This is an excerpt of a story from the July print edition of the Interview Issue at Buckeye Sports Bulletin. For four free issues of the print edition, no card required, sign up at the link here: http://www.buckeyesports.com/subscribe-4issue-trial/
Miechelle Willis accomplished much during her academic, athletic and administrative careers. The longtime Ohio State athletics administrator is a Buckeye at heart but wore several different hats in an almost 50-year relationship with sports in higher education.
Willis was a standout track and field athlete at Grambling State, a school where she earned an undergraduate in physical education and a master’s in athletic administration. Her work continued as a track and field coach and field hockey coach at Montclair State, positions she held for nine years. With added experience as a flight medic in the United States Air Force, Willis started as an athletic administrator at Temple before finally joining the Scarlet and Gray.
A 23-year employee for Ohio State, Willis sparked significant change during her time with the Buckeyes, becoming a symbol of inclusivity for women and people of color at the university.
Buckeye Sports Bulletin staff writer Chase Brown spoke with Willis for the annual interview issue and in a two-page Q&A, Willis discussed her administrative career and her time in the military.
Here is a sampling of questions Brown asked Willis about:
BSB: After seven years at Temple, you moved to Columbus and joined the Ohio State athletic department during Jim Jones’ final year as athletic director and Andy Geiger’s first year. Which person hired you, and what were your first duties?
Willis: “Andy Geiger hired me. He had been at the university all of six months, and I think I was one of his first hires. How I came to Ohio State was during that time I was doing drug education – I was actually at Montclair State at the time – attending a drug education conference associated with an NCAA seminar. Archie Griffin and John Lombardo were speakers in one of the sessions. When it was over, I walked up to Archie and told him that he played on the Bengals with a classmate of mine, Mike St. Clair. He said he knew him, and we hung out and developed a friendship from there.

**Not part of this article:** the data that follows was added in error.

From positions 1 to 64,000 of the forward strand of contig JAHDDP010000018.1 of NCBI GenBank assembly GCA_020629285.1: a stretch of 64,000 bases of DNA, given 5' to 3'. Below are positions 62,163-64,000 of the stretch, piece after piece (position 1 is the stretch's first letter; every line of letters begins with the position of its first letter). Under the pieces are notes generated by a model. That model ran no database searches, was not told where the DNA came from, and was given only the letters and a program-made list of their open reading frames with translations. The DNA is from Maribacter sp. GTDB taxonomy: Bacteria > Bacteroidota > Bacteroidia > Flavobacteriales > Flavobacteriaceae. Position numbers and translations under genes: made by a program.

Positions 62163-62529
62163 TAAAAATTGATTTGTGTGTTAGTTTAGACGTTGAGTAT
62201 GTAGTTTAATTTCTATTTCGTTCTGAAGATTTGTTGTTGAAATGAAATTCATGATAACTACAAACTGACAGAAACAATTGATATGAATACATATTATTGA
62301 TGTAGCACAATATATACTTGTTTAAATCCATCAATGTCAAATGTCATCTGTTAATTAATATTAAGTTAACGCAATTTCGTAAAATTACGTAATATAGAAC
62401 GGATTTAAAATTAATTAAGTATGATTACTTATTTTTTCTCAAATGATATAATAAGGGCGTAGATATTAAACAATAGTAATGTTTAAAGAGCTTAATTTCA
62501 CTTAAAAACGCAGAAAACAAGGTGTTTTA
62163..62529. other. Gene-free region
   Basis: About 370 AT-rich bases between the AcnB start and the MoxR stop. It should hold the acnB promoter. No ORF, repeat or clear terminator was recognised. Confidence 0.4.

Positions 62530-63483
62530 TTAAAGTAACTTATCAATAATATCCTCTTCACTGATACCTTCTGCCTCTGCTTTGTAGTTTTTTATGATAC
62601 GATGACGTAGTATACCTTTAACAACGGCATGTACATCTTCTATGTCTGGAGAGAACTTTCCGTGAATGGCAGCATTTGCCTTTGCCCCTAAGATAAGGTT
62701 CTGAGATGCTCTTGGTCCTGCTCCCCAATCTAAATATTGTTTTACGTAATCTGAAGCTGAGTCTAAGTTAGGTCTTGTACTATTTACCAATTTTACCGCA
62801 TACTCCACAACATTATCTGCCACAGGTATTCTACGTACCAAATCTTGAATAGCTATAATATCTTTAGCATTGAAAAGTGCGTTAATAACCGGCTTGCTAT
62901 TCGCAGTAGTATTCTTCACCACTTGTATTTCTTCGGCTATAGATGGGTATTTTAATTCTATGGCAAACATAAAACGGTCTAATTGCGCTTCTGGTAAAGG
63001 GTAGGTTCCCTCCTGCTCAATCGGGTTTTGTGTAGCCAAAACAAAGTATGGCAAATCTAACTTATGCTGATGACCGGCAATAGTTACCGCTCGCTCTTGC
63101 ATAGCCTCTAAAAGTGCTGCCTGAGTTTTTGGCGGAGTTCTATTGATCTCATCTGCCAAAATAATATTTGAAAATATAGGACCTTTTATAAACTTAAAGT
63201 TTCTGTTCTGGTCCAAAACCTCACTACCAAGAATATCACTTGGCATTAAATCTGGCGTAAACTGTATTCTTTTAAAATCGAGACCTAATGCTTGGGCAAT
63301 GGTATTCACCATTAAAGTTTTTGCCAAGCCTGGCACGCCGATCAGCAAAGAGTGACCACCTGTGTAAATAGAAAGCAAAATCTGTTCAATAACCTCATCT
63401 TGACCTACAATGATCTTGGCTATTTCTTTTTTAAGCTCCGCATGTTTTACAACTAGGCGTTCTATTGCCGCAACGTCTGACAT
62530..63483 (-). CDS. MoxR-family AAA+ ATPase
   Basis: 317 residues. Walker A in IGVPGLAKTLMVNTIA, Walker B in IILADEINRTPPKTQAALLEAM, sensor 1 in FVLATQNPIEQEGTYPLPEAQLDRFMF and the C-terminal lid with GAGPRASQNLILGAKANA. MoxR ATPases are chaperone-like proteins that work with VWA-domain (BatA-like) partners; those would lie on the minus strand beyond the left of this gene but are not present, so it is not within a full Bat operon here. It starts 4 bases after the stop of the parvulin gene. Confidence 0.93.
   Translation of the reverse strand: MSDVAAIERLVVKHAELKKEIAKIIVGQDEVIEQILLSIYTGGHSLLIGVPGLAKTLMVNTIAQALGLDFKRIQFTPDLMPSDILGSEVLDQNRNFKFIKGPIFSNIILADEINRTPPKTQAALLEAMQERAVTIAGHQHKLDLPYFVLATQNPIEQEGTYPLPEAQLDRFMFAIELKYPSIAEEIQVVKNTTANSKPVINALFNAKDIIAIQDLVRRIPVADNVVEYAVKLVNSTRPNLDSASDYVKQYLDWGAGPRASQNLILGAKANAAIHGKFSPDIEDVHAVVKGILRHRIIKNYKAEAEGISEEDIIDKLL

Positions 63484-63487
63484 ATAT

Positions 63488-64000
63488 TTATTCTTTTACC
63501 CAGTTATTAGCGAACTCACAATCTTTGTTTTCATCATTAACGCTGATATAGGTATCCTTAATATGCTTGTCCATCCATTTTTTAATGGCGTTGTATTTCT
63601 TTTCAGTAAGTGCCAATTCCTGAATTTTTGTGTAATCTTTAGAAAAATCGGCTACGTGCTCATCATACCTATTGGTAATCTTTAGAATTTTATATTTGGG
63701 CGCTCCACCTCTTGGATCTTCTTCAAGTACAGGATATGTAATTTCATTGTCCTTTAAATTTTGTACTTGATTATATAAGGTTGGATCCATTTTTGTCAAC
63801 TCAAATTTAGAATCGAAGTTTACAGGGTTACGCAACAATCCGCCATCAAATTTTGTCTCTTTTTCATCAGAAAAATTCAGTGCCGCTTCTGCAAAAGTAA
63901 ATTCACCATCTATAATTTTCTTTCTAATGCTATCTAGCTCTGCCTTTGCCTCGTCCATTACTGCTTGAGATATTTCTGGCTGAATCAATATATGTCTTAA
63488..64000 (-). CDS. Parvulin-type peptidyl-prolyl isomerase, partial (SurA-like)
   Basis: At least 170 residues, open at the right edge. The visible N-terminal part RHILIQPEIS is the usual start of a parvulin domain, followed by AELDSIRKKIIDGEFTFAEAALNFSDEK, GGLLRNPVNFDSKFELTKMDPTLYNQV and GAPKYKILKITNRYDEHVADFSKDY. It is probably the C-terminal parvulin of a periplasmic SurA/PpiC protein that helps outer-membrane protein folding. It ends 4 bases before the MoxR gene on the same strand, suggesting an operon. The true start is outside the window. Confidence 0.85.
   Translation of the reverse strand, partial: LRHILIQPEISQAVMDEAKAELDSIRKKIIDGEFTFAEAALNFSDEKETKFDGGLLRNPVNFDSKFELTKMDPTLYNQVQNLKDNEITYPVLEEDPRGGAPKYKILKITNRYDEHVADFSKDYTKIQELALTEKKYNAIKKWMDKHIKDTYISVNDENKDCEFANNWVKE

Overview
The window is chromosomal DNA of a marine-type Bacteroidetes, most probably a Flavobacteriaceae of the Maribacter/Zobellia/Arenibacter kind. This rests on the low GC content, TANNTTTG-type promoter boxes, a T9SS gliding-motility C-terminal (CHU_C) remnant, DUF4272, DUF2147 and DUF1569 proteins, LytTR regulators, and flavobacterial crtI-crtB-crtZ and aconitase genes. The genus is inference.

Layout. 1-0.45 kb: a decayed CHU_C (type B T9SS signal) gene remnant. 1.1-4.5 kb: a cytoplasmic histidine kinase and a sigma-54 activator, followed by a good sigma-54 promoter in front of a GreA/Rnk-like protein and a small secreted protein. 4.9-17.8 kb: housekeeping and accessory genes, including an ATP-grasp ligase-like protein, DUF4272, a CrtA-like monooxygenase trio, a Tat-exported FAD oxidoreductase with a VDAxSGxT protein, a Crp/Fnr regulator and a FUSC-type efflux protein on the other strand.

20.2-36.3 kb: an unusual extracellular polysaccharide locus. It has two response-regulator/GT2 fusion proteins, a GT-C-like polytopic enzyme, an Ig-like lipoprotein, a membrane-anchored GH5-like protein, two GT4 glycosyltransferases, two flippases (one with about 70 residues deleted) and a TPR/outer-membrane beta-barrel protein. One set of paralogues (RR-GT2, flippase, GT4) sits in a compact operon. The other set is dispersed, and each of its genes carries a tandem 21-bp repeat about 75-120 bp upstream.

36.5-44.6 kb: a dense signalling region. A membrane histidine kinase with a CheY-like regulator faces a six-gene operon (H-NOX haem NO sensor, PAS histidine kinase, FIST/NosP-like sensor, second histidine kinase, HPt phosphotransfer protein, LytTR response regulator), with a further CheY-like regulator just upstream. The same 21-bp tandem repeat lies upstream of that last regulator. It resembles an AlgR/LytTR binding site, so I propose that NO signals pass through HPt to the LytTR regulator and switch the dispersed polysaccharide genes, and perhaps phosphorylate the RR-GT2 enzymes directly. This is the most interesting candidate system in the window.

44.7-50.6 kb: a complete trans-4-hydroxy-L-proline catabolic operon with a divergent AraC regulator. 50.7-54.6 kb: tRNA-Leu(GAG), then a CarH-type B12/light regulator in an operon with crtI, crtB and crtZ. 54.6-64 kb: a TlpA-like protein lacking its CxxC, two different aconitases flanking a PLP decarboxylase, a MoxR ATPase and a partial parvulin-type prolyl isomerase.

“When I was at Temple, I continued my communication with Archie and we would get together and communicate. We would usually grab dinner when he was in New York for the Heisman Trophy ceremony. Seven years into my time at Temple, he called me and told me about an open position at Ohio State. I weighed the schools, right? Ohio State against Temple. Ohio State against Temple. It was clear. I interviewed for the position and ended up winning.
“When I was hired, I worked for half the sports while Archie worked the other half. What I liked about Ohio State at the time was that sports weren’t broken down by gender. He had men’s and women’s sports, and I had men’s and women’s sports. I was able to cover men’s and women’s basketball, and I think I was the first woman in the Big Ten to oversee men’s basketball.
“It was great, but it took some learning, too. Archie and I had an agreement that I would teach him sport administration – because he really didn’t know much at the time – and he would teach me Ohio State. We made a great team, and I loved working together with him. He is a great individual, a great person. He taught me a lot, and I hope I taught him a lot as well.”
BSB: Many would consider Archie Griffin their favorite Ohio State athlete of all time. Who has been your favorite Buckeye athlete over the years?
Willis: “It would definitely be Archie. I’ve learned so much from him, and I hope the athletes at Ohio State emulate their lives after his life and who he is as a person. I’ve never seen him have a bad day. If he was having a bad day, you wouldn’t know it. He can’t walk five feet without being stopped in Columbus. People always wanted pictures and autographs, and he never denied them. He never seemed irritated by that. Archie was always humbled by the affection and love that people have for him here. So often with high-profile athletes, it is all about them. For Archie, it was never about him.
“I never saw Archie play in person, but watching him on tape I always thought to myself, ‘Man, he was fast!’ I enjoy going back and seeing some of that footage of him playing, but I think his impact on me as a person makes him an easy pick for my favorite Buckeye. I have all the respect and love in the world for Archie.”
Brown’s full interview with Willis features 12 more questions that can be seen in the July print edition of Buckeye Sports Bulletin available to subscribers. Subscribe at this link to receive immediate online access, or call 614-486-2202 to subscribe and receive online access, and ask about receiving our July interview issue.
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